Now, in the wake of the Russian invasion and new sanctions announced by President Joe Biden, many of those lobbying firms are rushing to cut ties and drop their lucrative contracts.
At least six lobbying firms that previously represented now-sanctioned Russian banks and companies tied to a Russian natural gas pipeline terminated their contracts or representation this week, according to statements and federal lobbying disclosures.
The exodus marks the rupture of a Moscow-to-K-Street conduit that has long employed former federal officials and members of Congress of both parties, experts said.
“For anybody that’s representing a Russian entity in Washington, DC, it’s an uphill climb … that has just gotten a lot steeper,” said Benjamin Freeman, a research fellow at the Quincy Institute for Responsible Statecraft, a foreign policy think tank, who has written a book on foreign influence. “It’s going to be hard to find a sympathetic ear for any of these Russian clients on the Hill right now.”
Some of the banks Biden targeted with sanctions, including VTB, Russia’s second-largest, were put under “full blocking” sanctions, which freeze organizations’ US assets and prohibit them from doing business in the country. That means it would be illegal for lobbyists to work for them unless they receive a license from the Treasury Department, according to legal experts.
Dropping contracts with fully blocked banks “is not a gesture in solidarity with Ukraine, this is a requirement under US law,” said Erich Ferrari, an attorney who specializes in US economic sanctions. Lobbyists could face prosecution for running afoul of sanctions laws, he said.
But even for lobbyists representing firms that aren’t fully blocked, it would be a “real reputational risk for these firms to keep representing these sanctioned entities,” said Freeman, who called ties to Russia a “scarlet letter” in DC.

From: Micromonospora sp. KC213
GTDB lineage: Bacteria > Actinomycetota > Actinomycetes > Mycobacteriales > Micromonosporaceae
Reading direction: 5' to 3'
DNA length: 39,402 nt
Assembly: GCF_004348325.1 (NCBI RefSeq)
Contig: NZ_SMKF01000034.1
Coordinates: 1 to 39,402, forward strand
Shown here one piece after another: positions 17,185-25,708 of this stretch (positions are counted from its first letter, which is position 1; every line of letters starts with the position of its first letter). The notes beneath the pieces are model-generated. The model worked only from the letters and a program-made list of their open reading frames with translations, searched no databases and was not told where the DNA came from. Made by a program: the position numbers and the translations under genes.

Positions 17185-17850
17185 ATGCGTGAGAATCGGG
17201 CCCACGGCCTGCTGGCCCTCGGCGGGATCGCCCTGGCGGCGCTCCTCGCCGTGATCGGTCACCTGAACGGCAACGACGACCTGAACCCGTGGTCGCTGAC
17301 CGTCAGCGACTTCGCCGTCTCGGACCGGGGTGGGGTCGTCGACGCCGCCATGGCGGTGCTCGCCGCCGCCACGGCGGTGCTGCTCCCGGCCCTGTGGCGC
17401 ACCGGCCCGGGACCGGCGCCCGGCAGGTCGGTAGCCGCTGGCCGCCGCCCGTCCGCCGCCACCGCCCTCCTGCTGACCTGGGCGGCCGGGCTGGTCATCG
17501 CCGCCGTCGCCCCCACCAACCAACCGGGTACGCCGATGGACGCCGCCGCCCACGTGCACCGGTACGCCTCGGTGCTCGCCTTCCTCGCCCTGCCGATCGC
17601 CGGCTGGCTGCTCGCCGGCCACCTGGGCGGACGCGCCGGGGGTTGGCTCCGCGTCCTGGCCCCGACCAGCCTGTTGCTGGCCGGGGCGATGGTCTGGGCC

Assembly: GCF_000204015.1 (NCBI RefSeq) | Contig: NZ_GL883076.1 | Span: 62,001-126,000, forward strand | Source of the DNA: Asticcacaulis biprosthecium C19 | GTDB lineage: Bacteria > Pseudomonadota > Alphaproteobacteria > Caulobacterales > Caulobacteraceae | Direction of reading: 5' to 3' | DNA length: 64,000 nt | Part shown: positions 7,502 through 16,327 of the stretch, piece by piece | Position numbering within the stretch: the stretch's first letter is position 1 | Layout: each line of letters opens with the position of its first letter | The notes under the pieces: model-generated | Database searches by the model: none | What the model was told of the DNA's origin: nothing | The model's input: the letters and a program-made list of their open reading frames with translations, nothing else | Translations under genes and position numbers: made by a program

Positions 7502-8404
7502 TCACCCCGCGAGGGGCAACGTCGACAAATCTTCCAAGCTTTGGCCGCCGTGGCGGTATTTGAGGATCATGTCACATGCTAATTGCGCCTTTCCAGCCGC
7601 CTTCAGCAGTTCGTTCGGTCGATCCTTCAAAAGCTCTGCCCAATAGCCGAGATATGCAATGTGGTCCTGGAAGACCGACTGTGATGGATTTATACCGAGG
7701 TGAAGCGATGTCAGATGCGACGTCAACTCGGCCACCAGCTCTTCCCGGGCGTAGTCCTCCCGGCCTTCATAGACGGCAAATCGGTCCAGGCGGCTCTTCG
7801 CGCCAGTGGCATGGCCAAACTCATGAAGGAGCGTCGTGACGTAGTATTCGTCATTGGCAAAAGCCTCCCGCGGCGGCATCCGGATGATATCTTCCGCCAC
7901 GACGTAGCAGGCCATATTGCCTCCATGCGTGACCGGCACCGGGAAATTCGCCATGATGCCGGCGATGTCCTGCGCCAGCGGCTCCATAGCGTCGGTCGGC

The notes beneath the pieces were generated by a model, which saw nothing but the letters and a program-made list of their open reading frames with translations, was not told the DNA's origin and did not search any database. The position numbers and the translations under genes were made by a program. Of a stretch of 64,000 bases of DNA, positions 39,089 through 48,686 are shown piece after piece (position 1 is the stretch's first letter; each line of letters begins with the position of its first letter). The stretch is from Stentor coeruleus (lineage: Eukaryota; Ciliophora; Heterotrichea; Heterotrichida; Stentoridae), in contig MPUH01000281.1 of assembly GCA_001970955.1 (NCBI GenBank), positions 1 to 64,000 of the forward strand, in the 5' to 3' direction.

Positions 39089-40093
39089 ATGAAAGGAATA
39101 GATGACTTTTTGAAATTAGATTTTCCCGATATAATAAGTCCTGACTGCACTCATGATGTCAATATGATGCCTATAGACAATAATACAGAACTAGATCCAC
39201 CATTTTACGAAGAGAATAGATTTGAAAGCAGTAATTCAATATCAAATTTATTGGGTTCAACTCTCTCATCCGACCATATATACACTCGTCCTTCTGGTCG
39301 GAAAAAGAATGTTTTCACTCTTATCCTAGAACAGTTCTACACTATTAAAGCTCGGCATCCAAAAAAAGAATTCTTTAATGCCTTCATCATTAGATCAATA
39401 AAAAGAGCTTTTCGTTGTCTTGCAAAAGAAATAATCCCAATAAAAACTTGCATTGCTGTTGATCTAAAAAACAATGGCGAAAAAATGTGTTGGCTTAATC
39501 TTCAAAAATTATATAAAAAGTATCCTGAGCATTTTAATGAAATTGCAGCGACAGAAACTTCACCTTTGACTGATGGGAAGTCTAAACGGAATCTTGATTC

The Russian banks did not respond to CNN requests for comment about their lobbyists abandoning them, but several issued statements saying they were prepared for the sanctions or calling Biden’s actions politically motivated. “We have worked through several plans to counter the sanctions in ways which minimize the negative consequences for our clients,” a spokesperson for VTB wrote in an email.
VTB has had one of the longest-running lobbying presences in DC among Russian banks. It has paid lobbying and law firm Sidley Austin more than $2 million since 2015, according to disclosures filed under the Foreign Agents Registration Act.
Fried, who is now a fellow at the Atlantic Council, told CNN that the lobbying had no impact on him or his State Department colleagues.
“I said I’ll talk to him but I won’t go to his fancy banquets,” Fried said of the bank’s chairman. “I told him, ‘You’re part of Putin’s system, you benefit from that system, that system is responsible for aggression to Ukraine, and you know perfectly well why we’re hitting you.’ “
After he left the State Department, Fried said, he had personally been approached by lobbyists offering “bucket loads of money” to work for oligarchs trying to avoid sanctions, but he turned down the offers. “What am I going to do, buy another Prius?” he asked.
A Mercury spokesperson said the firm had terminated its contract with the bank Thursday when it was included in Biden’s sanctions.
A Venable spokesperson said the company had terminated its contract with the Sberbank subsidiary on Friday.
Roberti Global’s lobbying work included “potential financial sanctions affecting the project,” the disclosures said. The firm’s chairman, Vin Roberti, is a former Connecticut state representative and a major Democratic fundraiser.
Spokespeople for Roberti Global, BGR and McLarty confirmed the contracts had been terminated but declined or did not respond to interview requests.
“What this shows is regardless of how successful a lobbying campaign may be, a foreign power can completely undo any wins with their foreign policy blunders,” Freeman said. “Putin’s decision to invade Ukraine has completely undone the work of all of these influence campaigns.”